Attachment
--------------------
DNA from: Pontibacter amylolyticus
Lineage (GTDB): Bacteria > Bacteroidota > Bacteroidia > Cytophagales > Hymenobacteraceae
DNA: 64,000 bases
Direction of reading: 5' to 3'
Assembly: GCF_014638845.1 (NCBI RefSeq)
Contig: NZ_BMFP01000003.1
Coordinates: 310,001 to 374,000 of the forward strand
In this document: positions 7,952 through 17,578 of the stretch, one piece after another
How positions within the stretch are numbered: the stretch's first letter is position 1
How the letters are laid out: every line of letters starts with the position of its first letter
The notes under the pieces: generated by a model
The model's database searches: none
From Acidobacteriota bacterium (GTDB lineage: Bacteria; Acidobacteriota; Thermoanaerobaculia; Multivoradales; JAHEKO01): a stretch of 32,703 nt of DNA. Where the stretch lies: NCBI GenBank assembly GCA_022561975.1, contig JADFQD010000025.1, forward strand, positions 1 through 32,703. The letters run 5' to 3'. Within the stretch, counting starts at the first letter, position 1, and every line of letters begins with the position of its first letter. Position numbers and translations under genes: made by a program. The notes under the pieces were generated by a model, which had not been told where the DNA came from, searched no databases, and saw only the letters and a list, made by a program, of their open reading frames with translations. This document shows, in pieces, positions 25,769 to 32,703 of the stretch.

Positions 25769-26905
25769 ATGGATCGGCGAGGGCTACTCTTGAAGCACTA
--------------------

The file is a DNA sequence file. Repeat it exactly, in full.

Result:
DNA from: Pontibacter amylolyticus
Lineage (GTDB): Bacteria > Bacteroidota > Bacteroidia > Cytophagales > Hymenobacteraceae
DNA: 64,000 bases
Direction of reading: 5' to 3'
Assembly: GCF_014638845.1 (NCBI RefSeq)
Contig: NZ_BMFP01000003.1
Coordinates: 310,001 to 374,000 of the forward strand
In this document: positions 7,952 through 17,578 of the stretch, one piece after another
How positions within the stretch are numbered: the stretch's first letter is position 1
How the letters are laid out: every line of letters starts with the position of its first letter
The notes under the pieces: generated by a model
The model's database searches: none
From Acidobacteriota bacterium (GTDB lineage: Bacteria; Acidobacteriota; Thermoanaerobaculia; Multivoradales; JAHEKO01): a stretch of 32,703 nt of DNA. Where the stretch lies: NCBI GenBank assembly GCA_022561975.1, contig JADFQD010000025.1, forward strand, positions 1 through 32,703. The letters run 5' to 3'. Within the stretch, counting starts at the first letter, position 1, and every line of letters begins with the position of its first letter. Position numbers and translations under genes: made by a program. The notes under the pieces were generated by a model, which had not been told where the DNA came from, searched no databases, and saw only the letters and a list, made by a program, of their open reading frames with translations. This document shows, in pieces, positions 25,769 to 32,703 of the stretch.

Positions 25769-26905
25769 ATGGATCGGCGAGGGCTACTCTTGAAGCACTA